A brief follow-up to last week’s post tragic story of the malign effects of religious ignorance:
Vergin said his agency’s final report will make no recommendations on possible charges against the parents, leaving that up to the district attorney.
“There is no intent. They didn’t want their child to die. They thought what they were doing was the right thing,” he said. “They believed up to the time she stopped breathing she was going to get better. They just thought it was a spiritual attack. They believed if they prayed enough she would get through it.”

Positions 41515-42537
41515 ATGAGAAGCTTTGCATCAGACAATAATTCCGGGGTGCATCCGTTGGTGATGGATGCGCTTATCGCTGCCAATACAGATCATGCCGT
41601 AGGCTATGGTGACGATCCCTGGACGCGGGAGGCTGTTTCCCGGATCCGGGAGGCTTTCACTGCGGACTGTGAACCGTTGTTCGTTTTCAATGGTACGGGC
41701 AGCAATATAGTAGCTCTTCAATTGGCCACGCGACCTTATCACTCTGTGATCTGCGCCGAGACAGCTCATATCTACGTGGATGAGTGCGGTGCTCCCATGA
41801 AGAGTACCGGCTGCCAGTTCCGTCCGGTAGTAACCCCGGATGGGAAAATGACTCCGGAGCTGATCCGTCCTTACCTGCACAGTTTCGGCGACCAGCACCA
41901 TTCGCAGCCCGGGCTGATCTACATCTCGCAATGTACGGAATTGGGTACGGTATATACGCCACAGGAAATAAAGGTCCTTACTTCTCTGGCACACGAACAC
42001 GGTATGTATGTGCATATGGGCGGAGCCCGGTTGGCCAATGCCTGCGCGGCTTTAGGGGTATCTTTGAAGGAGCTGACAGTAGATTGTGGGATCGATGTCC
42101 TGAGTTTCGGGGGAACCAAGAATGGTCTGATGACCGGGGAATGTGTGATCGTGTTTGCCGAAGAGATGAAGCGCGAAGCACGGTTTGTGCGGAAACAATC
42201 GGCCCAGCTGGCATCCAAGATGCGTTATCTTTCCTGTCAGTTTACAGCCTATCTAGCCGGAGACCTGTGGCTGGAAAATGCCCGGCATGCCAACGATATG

Although Chief Vergin insists “There is no physical evidence of abuse or neglect” (apparently one dead daughter isn’t physical evidence of neglect), their remaining children are now staying with an unnamed relative. This was not a court ordered decision, the parents agreed voluntarily at the advice of social workers. It is not mentioned whether the relatives they’re staying with have similar religious beliefs to the parents.
It doesn’t matter how much they loved their daughter or how much they thought they were doing the right thing. What they thought was the right thing was grossly incompetent and they pose a danger to their remaining children. I’m not a lawyer, but “involuntary manslaughter” sounds like an appropriate charge.